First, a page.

The Americans with Disabilities Act
The Americans with Disabilities Act (ADA), signed into law in 1990, legally protects the rights of the hearing impaired. It comprehensively protects the civil rights of people with disabilities in a vast range of public life including the workplace, local and federal governmental services, transportation, public accommodations and telecommunications.
These protections fall into three main categories.
First, in the workplace, anyone that employees more than 15 workers must not discriminate due to disability and must arrange for reasonable accommodations for any employees with disabilities.
Secondly, all governmental agencies must not discriminate due to disability must provide accessibility and assistance to everyone with disabilities. Examples of this in practice would be the presence in every government building of wheelchair ramps and assistive hearing loops.
And thirdly, all privately owned “places of public accommodation” must not discriminate due to disability and must improve accessibility for everyone with disabilities.
These protections apply to the deaf and hard of hearing even when hearing aids or cochlear implants diminish the impact of the disability. As the technology continues to constantly evolve and especially in the last couple years as the Covid-19 pandemic has altered so many aspects of our lives, the standards of compliance can be a little tricky to nail down specifically. But it remains law that public spaces are supposed to keep pace with technological advancements.
The Public Spaces at Which You Can Expect Compliance
To remain in compliance with the ADA, courtrooms, hospitals, and schools must make sign language interpreters available whenever necessary.
All movie theaters and other venues with fixed seating for more than 50 people, which includes lecture halls for example, must supply hearing assistance services.
Museums must have assistive listening systems according to the law. Most museums go above and beyond this legal requirement and also provide captions and sign language.
Airports are obligated by the ADA to appropriately accommodate for all disabilities, including obviously the deaf and hard of hearing.
The Air Carriers Access Act (ACAA) assures that all airport and airline communications, including foreign airlines that enter the U.S., all be captioned to accommodate the deaf and hard of hearing.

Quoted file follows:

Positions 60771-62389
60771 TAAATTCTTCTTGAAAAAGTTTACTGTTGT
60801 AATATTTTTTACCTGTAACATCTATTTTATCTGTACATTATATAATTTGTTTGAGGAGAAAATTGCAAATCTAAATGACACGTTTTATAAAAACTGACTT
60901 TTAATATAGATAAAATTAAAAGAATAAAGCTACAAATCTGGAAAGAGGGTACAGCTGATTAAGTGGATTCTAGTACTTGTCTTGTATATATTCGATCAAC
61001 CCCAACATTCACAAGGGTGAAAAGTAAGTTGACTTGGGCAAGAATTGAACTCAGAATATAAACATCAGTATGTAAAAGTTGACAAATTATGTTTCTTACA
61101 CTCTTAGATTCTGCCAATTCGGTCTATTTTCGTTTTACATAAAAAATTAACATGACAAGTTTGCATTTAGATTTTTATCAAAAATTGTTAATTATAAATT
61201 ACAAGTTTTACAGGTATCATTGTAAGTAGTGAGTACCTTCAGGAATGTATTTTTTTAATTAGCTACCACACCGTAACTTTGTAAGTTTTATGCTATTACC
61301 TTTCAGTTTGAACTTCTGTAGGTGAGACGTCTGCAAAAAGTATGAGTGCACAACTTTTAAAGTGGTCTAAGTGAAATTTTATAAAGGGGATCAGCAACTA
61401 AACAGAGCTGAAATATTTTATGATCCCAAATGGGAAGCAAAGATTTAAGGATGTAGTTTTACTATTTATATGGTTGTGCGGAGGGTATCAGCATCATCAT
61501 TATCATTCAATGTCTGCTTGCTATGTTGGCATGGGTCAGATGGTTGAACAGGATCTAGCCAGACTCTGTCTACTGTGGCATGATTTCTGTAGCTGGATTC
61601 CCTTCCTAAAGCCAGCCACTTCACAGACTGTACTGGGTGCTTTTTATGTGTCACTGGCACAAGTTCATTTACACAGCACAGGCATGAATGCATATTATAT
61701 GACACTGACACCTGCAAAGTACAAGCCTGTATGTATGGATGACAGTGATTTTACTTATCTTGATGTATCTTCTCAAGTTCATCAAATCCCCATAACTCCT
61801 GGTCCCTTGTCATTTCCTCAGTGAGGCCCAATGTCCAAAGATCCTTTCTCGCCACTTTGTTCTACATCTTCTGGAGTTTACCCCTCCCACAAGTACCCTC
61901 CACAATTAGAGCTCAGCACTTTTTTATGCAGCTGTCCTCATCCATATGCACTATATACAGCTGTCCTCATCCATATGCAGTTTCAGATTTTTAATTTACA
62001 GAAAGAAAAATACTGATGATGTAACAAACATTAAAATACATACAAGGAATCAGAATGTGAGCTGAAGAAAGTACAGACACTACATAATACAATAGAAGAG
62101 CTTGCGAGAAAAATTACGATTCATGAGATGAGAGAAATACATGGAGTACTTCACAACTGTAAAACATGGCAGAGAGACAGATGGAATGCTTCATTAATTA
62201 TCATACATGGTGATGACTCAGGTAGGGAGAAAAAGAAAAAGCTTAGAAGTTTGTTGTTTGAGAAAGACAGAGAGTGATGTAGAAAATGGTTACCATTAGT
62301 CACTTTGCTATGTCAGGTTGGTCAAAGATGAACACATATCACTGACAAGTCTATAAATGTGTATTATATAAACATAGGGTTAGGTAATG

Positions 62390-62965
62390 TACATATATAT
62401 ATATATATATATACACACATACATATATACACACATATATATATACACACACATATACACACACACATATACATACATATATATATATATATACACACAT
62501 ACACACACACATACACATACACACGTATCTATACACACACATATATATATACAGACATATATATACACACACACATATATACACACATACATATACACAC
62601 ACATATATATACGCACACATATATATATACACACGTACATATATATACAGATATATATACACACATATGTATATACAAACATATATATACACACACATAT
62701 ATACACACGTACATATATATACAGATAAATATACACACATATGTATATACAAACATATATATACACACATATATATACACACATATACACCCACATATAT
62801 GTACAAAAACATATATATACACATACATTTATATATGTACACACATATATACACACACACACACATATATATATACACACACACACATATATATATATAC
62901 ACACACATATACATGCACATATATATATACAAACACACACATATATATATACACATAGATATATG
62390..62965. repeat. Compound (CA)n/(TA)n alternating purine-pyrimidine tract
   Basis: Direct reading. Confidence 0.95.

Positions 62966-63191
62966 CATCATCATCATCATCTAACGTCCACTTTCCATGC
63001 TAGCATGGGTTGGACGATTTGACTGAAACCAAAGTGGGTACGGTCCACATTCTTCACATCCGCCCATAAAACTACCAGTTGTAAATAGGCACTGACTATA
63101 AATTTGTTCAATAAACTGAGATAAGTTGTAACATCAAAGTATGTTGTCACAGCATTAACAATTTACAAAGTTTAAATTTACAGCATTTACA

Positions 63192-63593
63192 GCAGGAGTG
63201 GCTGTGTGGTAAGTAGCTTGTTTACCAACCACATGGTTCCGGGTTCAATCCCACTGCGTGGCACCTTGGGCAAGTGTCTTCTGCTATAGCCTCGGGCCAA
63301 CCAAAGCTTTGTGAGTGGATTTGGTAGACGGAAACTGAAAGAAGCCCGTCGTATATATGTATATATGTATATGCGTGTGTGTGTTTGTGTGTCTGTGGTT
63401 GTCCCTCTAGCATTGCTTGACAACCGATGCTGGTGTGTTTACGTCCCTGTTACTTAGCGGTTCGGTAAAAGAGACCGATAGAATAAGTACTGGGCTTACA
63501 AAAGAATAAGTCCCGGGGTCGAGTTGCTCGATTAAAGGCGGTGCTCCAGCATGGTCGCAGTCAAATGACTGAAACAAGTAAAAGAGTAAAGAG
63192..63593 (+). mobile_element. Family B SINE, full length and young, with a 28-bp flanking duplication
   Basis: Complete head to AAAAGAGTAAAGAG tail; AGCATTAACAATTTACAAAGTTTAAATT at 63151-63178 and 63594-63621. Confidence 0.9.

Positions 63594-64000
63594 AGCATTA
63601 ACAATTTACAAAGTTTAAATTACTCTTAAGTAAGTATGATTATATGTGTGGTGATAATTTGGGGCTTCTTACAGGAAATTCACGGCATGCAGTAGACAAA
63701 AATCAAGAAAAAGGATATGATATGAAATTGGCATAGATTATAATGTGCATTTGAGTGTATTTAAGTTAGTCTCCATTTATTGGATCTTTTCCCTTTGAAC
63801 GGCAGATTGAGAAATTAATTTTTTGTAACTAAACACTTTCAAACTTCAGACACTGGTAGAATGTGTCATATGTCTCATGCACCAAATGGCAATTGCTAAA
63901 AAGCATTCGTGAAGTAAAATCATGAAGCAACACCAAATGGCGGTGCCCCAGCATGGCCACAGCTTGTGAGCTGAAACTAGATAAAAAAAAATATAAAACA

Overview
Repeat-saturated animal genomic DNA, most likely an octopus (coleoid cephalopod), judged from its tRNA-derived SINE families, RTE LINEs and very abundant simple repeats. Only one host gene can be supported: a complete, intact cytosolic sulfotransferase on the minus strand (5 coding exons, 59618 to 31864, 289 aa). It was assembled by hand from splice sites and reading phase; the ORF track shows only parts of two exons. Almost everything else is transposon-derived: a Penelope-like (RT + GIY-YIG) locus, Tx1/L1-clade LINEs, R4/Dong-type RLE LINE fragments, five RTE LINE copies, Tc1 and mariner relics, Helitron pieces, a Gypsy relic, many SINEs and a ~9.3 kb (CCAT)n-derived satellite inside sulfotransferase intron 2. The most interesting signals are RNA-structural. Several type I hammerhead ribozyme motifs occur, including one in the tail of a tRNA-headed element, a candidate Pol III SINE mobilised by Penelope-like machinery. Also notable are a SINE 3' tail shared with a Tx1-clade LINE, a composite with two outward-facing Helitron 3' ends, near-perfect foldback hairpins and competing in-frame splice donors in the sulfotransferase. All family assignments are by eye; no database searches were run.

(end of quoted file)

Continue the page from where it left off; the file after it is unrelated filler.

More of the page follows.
Other common public spaces that must comply with the mandates of the ADA include stadiums, nursing homes, hotels, convention centers, and conference rooms.
In 1999 The Early Hearing Detection and Intervention program (EHDI) was adopted federally. It requires that all newborns be screened for congenital hearing disabilities and if any problems are detected, a followup visit must happen within months. Every infant found to have hearing trouble will be registered immediately in a state program that intervenes to mollify all problems as quickly as possible. The Individuals with Disabilities Act (ACT) and The Rehabilitation Act of 1973 further guarantee the rights of children with disabilities and specifically hearing loss. Together these guarantee that the state must provide appropriate free services until the age of three for every child who qualifies.
After that, schools must guarantee that all students who need hearing aids have them and they are operational. Schools must also guarantee any and all necessary assistive technology and teachers that are trained to operate and manage them. Furthermore all non-academic and extracurricular activities must perform all required provisions to include any kids with disabilities. And all of these rights allowed to disabled kids apply until the age of 21.
The ADA became law before the internet, so the issues about its applications to the internet continue to evolve. The U.S. Department of Justice has said that the same standards that guarantee inclusion in public spaces should apply to the internet, but it has not formalized this concept with specific regulations to guarantee that it actually happens.
Public pressure, class-action and individual lawsuits have made a difference in provoking companies to extend their accessibility online. Zoom, Dominoes, and Target have all modified their websites after pressure to do so.
Living with a disability can be tough. Knowing your specific individual rights is the first step to recognizing when a situation violates. If you recognize such a violation, speak up to the responsible party. And if that fails to provoke action, there is a simple form on the ADA website to register violations.